Ghost Whisperer: Season Three
For as long as man has existed he has always wondered about what happens when you die. Let’s face it, there is not a whole lot of empirical evidence about the subject. All we truly know is this is something that all of us face. Ben Franklin once said there is nothing as certain as death and taxes. Although the rich have found many loopholes around paying taxes no one can avoid the old grim reaper. Since this is part of the most fundamental aspects of being human it is only natural for literature, films and even television to use the after life as a central theme. There has been a recent upsurge in such stories on television lately. One of the most popular is a Friday night staple on CBS, ‘The Ghost Whisperer’. In it a young woman is able to communicate with the dead and help the ghosts find some sort of closure which allows them to move on to that proverbial better place. Of course with such ability comes a staggering responsibility. The young woman with the ‘gift’ cannot turn away a request for help from the sort of dead and this usually results in some problems in her own life. Now the third season is available on DVD through CBS Paramount and if you haven’t caught this one TV yet now is your chance to catch up before the start of new episodes. The series is one of the better one on the air now with excellent writing and direction and a talented cast. Young women who claimed they could talk to the dead used to be burned at the stake; now they have their own television series.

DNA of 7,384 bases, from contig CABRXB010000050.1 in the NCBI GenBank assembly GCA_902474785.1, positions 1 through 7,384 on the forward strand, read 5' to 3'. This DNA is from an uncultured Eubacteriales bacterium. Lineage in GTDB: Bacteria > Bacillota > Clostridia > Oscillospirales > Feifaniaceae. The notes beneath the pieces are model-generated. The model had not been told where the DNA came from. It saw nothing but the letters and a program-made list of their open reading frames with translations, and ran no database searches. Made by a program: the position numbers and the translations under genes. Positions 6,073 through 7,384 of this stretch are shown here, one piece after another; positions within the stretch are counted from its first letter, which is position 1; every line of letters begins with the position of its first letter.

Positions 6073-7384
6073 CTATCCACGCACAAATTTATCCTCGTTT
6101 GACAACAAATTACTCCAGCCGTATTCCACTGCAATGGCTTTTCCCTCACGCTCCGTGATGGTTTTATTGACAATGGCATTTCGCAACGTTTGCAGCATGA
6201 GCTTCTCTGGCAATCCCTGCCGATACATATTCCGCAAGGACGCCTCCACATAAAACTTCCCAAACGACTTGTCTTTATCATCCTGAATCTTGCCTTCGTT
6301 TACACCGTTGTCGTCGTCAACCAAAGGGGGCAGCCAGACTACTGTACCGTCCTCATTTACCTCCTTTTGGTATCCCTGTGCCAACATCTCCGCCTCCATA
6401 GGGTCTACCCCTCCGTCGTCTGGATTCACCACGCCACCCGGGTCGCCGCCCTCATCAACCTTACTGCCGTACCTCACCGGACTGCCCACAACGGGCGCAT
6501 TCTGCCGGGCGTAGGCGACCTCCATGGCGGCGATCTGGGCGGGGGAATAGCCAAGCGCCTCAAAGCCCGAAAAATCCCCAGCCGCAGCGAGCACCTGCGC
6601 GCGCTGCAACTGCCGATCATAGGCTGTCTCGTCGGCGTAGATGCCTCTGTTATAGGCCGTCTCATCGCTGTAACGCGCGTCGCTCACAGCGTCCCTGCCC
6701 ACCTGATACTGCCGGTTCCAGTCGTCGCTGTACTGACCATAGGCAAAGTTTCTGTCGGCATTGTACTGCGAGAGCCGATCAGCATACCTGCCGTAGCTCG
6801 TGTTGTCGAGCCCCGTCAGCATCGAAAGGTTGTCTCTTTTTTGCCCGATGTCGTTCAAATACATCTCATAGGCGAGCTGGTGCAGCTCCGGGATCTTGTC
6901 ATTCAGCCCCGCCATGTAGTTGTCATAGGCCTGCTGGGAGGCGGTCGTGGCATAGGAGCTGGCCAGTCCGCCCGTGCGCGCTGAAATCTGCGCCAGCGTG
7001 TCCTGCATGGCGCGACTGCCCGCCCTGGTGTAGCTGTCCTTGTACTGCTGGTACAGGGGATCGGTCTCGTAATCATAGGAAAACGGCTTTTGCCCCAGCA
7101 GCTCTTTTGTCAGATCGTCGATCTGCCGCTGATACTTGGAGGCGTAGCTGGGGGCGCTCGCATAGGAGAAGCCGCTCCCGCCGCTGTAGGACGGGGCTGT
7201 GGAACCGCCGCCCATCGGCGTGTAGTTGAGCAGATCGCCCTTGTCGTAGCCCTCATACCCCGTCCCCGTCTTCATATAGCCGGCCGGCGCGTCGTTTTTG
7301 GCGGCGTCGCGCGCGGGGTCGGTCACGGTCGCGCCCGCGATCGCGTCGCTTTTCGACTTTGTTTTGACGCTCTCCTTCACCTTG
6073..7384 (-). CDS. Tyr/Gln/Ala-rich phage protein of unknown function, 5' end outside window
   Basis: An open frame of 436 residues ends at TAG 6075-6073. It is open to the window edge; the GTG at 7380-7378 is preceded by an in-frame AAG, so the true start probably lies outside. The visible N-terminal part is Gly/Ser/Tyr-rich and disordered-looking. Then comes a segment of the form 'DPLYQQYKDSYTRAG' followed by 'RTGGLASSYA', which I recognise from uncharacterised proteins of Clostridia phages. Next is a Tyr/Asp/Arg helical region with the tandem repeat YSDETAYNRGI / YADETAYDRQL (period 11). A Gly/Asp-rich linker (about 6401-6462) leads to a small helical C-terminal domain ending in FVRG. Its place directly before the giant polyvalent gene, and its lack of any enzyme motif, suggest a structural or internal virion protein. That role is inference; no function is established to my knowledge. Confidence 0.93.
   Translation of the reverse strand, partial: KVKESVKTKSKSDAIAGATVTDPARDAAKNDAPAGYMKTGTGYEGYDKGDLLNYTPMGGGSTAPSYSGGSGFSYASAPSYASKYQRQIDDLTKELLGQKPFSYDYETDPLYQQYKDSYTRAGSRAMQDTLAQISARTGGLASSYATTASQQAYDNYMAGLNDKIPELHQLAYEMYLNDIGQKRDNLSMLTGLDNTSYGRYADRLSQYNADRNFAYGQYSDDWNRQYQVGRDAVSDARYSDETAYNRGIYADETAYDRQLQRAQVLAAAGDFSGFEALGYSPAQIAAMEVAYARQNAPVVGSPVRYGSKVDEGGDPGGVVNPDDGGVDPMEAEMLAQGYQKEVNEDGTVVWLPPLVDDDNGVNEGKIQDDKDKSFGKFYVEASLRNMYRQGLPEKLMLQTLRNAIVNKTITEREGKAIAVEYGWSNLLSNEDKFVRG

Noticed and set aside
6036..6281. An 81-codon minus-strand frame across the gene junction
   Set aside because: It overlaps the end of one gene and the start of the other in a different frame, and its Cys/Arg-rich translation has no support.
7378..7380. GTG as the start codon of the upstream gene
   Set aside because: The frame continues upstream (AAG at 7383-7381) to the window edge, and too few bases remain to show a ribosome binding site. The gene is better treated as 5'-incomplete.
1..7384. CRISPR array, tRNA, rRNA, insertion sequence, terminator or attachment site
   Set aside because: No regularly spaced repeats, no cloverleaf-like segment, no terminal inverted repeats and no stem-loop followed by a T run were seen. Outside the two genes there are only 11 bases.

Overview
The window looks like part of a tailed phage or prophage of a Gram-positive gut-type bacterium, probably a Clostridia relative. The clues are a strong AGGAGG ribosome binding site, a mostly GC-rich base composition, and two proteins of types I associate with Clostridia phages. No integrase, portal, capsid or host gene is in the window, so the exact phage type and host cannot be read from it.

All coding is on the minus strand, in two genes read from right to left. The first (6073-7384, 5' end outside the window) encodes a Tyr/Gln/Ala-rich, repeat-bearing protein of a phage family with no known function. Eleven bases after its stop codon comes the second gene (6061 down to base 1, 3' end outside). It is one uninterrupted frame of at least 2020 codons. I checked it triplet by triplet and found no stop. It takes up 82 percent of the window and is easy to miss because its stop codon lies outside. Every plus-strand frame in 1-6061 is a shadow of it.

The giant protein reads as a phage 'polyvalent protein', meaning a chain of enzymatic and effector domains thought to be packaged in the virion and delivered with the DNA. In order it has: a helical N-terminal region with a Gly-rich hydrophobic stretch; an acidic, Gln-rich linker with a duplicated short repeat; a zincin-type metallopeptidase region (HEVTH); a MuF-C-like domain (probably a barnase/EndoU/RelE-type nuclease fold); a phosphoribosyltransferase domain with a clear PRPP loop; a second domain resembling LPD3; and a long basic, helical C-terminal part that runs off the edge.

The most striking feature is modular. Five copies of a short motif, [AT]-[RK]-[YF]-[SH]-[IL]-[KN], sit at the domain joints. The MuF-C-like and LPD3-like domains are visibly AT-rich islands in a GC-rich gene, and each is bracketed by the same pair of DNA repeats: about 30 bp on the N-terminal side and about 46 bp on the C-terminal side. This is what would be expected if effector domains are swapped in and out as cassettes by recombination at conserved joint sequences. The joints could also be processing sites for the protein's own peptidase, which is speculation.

For Melinda Gordon (Jennifer Love Hewitt) life in the small New England town of Grandview should be idyllic. She loves her husband of a couple of years, Jim Clancy (David Conrad) who is a paramedic and runs a quaint antique shop named ‘The Same As It Never Was’’. The one fly in the ointment is Melinda has a very special power. She can see and speak to the dead; a Ghost Whisperer. When a person dies with some unfinished business they cannot rest until they set matters straight. This is where Melinda comes in. She talks to the ghost and determines what is needed and then goes off to convince the living to help correct it. Now you can’t expect a ghost to just come out and tell Melinda exactly what has to be done. Their chats with her are more often than not veiled in hidden clues to the specifics. This result in Melinda having to be part Nancy Drew to track and uncovers the mystery.